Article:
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Marijuana wars: Violent Mexican drug cartels turn Northern California into ‘The Wild West’

Mexican drug cartels are horning in on America's burgeoning multi-billion-dollar marijuana industry, illegally growing large crops in the hills and valleys of Northern California.

The state legalized marijuana in 2016 for adult recreational use, yet the black market continues to thrive with thousands of illegal grows. Criminal syndicates, in turn, are cashing in across the U.S. on the "green gold rush."

They're undercutting prices of legalized products offered by permitted farmers who follow the rulegs and pay taxes.

And they're exploiting workers, robbing and shooting adversaries, poisoning wildlife and poaching water in a state fighting widespread drought and devastating wildfires.

Lured by America's push toward legalized cannabis, cartels have abandoned many decades-old marijuana farms in Mexico, moving their operations to Northern California where they can blend in seamlessly alongside legitimate grows, said Mike Sena, executive director of Northern California's High Intensity Drug Trafficking Area task forces.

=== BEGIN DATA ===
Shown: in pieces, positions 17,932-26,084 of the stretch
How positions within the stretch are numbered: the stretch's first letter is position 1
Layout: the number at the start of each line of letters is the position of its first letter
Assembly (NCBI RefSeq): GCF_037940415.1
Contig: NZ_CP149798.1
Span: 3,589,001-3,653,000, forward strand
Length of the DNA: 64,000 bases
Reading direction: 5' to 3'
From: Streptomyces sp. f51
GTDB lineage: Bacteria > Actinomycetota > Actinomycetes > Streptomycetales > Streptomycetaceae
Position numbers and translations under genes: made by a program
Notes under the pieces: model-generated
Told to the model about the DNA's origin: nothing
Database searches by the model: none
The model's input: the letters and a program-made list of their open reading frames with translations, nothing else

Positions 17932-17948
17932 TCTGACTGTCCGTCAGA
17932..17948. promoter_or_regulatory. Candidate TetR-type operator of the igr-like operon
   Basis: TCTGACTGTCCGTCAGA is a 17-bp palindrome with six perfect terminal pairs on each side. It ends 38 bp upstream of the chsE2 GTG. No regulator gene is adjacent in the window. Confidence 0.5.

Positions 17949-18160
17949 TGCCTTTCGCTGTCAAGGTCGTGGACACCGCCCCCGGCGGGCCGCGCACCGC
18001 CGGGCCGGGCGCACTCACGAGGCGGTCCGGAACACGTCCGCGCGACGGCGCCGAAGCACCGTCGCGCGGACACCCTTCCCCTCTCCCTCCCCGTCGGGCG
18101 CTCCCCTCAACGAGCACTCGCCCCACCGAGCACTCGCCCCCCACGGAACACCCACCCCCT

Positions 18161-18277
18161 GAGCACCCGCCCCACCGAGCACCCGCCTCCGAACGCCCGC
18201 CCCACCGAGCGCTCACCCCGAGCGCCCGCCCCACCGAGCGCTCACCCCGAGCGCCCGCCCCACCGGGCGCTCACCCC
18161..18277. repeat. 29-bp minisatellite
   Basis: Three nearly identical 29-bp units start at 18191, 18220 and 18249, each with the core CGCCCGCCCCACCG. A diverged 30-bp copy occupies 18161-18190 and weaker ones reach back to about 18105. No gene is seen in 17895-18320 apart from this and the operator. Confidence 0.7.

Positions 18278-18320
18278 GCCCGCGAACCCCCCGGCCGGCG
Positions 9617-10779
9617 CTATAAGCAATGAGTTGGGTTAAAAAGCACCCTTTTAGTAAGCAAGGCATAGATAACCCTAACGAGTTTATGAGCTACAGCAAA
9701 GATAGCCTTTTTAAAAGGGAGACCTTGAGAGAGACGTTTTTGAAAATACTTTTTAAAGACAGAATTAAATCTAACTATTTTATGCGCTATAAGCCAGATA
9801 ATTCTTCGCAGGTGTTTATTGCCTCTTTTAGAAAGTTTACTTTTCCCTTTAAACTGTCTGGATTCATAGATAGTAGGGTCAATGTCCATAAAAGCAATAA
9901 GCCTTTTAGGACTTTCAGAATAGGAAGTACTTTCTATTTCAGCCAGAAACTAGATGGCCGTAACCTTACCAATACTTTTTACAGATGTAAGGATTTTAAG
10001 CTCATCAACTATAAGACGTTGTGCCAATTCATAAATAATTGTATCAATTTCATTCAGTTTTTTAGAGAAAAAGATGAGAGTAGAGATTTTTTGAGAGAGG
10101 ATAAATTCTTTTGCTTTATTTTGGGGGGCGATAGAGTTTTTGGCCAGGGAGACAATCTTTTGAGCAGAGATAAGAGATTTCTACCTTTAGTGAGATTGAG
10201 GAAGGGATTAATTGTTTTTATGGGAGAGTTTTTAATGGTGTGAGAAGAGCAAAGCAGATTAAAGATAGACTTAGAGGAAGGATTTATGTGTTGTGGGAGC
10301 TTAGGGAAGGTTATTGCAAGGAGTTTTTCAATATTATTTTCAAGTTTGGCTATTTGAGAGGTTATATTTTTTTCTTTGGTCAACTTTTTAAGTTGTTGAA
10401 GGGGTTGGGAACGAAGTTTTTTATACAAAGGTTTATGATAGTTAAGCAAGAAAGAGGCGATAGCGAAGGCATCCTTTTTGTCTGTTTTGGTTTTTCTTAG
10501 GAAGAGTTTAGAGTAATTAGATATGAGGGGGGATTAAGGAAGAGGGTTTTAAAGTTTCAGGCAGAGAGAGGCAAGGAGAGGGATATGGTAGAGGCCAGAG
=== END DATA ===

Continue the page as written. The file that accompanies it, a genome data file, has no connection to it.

"Why try to bring that bulk marijuana into the United States, when you can just grow it in the United States in remote locations like Mendocino County and then move it across the entire country?"

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Awash in illegal cannabis farms, Oregon plans millions for relief

The Oregon Legislature has dedicated $25 million to combat the proliferation of illegal marijuana farms in Oregon

Theft of water during a drought. The exploitation of immigrant laborers. Intimidation of residents by armed criminals.

A Democratic state senator from southern Oregon said his region, awash in illegal marijuana farms that are protected by gunmen, is starting to look more like a failed state.

After hearing him and others testify this week, the Oregon Legislature dedicated $25 million to help police, sheriff’s offices and community organizations pay for the ballooning costs of cracking down on the thousands of industrial-scale, illegal cannabis farms. Residents said the assistance is welcome but not enough.

A cannabis grow is seen on Sept. 2, 2021, in an aerial photo taken by the Deschutes County Sheriff's Office in the community of Alfalfa, Ore.